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Is artistic freedom in jeopardy?

Alliance Defending Freedom attorney available to media following NM Supreme Court hearing over photographer’s conscience rights

Friday, Mar 8, 2013

Attorney sound bite:  Jordan Lorence

WHO: Alliance Defending Freedom Senior Counsel Jordan Lorence
WHAT: Available for media interviews following hearing in Elane Photography v. Willock
WHEN: Monday, March 11, immediately following hearing 9 a.m. MDT
WHERE:  New Mexico Supreme Court, 237 Don Gaspar Ave., Santa Fe

SANTA FE, N.M. — Alliance Defending Freedom Senior Counsel Jordan Lorence will be available for media interviews immediately following his oral argument at the New Mexico Supreme Court Monday in defense of an Albuquerque photographer’s freedom of conscience and artistic expression. The New Mexico Human Rights Commission forced Elaine Huguenin to pay more than $6,600 for declining to use her artistic expression to help two women celebrate a same-sex commitment ceremony.

“Americans in the marketplace should not be targets for legal attacks simply because they abide by their own values and beliefs,” said Lorence. “We trust the New Mexico Supreme Court will agree because the government should not be allowed to force a photographer to promote a message that violates her conscience. The Constitution clearly prohibits the state from forcing unwilling artists to advance a message with which they disagree.”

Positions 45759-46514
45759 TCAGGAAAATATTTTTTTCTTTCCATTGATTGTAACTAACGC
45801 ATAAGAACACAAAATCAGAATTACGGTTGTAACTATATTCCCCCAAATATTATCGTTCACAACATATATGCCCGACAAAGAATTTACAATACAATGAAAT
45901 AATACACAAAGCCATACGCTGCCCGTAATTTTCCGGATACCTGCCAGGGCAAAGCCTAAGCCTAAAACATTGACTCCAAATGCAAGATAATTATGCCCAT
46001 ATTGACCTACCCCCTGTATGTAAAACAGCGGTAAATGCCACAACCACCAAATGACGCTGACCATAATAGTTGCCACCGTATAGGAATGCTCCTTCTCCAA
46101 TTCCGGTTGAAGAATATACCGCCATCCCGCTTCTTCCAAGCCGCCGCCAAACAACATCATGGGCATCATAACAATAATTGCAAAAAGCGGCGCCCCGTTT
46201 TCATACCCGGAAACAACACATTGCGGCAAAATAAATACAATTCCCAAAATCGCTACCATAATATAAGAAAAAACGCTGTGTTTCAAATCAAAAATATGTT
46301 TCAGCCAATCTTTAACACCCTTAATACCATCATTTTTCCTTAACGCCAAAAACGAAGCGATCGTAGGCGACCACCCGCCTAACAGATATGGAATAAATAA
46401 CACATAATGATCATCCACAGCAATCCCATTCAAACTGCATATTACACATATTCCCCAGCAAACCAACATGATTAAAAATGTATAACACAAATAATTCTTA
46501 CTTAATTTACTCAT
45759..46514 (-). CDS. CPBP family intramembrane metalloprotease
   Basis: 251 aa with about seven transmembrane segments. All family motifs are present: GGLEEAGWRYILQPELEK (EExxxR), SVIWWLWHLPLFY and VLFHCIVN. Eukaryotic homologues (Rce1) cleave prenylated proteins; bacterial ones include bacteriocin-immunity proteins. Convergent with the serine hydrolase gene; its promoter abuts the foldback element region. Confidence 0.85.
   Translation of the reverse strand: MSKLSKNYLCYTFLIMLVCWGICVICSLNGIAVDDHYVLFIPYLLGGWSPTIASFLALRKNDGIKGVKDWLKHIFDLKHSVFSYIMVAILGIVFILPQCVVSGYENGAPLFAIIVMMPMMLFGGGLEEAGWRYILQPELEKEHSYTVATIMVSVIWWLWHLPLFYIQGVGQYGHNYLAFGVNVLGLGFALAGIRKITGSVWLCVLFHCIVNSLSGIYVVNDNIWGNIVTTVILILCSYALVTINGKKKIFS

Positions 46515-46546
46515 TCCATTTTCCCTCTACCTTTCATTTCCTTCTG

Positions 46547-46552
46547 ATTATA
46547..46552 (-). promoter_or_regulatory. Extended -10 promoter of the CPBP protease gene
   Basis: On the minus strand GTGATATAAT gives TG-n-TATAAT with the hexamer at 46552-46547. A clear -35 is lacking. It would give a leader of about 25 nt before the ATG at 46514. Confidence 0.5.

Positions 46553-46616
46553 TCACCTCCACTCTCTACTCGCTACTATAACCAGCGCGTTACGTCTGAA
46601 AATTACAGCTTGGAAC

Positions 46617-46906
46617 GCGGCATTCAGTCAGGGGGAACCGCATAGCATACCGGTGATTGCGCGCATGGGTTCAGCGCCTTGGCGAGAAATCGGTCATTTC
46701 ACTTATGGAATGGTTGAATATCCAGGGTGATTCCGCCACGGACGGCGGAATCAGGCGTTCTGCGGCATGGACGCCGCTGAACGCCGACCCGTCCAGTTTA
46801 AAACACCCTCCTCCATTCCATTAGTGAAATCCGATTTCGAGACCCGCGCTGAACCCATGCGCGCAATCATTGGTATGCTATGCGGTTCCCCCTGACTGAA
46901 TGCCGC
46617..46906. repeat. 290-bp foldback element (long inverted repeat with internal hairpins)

In August 2012, the New Mexico Supreme Court agreed to review an appellate court’s decision upholding the Human Rights Commission’s judgment against Elane Photography, the small business run by Huguenin and her husband Jonathan. The commission ruled that the company was guilty of “sexual orientation” discrimination under state antidiscrimination laws.

In 2006, Huguenin declined Vanessa Willock’s request to photograph a commitment ceremony that Willock and another woman wanted to hold in the town of Taos. Huguenin declined the request because her and her husband’s Christian beliefs conflict with the message communicated by the event, which Willock asked Huguenin to help her “celebrate.” New Mexico law does not recognize either marriage or civil unions between persons of the same sex.

Willock found another photographer for her ceremony, but nevertheless filed a complaint with the Human Rights Commission against Elane Photography.

The commission held a one-day trial and then issued an order in April 2008 finding that Elane Photography engaged in “sexual orientation” discrimination prohibited under state law, ordering it to pay $6,637.94 in attorneys’ fees to Willock.
  • Fact sheet on the case
  • Pronunciation guide: Lorence (LOHR’-ents)
Alliance Defending Freedom is an alliance-building, non-profit legal organization that advocates for the right of people to freely live out their faith.
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